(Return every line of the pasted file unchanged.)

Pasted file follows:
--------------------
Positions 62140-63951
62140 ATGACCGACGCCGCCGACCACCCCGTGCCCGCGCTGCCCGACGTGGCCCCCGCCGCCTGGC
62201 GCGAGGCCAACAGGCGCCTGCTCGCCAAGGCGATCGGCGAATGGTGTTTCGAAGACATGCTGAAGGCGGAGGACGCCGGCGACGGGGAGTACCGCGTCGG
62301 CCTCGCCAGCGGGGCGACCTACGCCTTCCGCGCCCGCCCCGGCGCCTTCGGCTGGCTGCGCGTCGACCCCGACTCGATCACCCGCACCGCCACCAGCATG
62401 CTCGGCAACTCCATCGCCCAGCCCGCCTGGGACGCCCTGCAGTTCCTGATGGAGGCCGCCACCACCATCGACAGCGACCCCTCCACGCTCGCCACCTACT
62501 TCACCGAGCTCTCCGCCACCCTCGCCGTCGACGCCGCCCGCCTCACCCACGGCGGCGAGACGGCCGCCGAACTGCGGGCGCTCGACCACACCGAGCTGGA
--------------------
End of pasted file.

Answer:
Positions 62140-63951
62140 ATGACCGACGCCGCCGACCACCCCGTGCCCGCGCTGCCCGACGTGGCCCCCGCCGCCTGGC
62201 GCGAGGCCAACAGGCGCCTGCTCGCCAAGGCGATCGGCGAATGGTGTTTCGAAGACATGCTGAAGGCGGAGGACGCCGGCGACGGGGAGTACCGCGTCGG
62301 CCTCGCCAGCGGGGCGACCTACGCCTTCCGCGCCCGCCCCGGCGCCTTCGGCTGGCTGCGCGTCGACCCCGACTCGATCACCCGCACCGCCACCAGCATG
62401 CTCGGCAACTCCATCGCCCAGCCCGCCTGGGACGCCCTGCAGTTCCTGATGGAGGCCGCCACCACCATCGACAGCGACCCCTCCACGCTCGCCACCTACT
62501 TCACCGAGCTCTCCGCCACCCTCGCCGTCGACGCCGCCCGCCTCACCCACGGCGGCGAGACGGCCGCCGAACTGCGGGCGCTCGACCACACCGAGCTGGA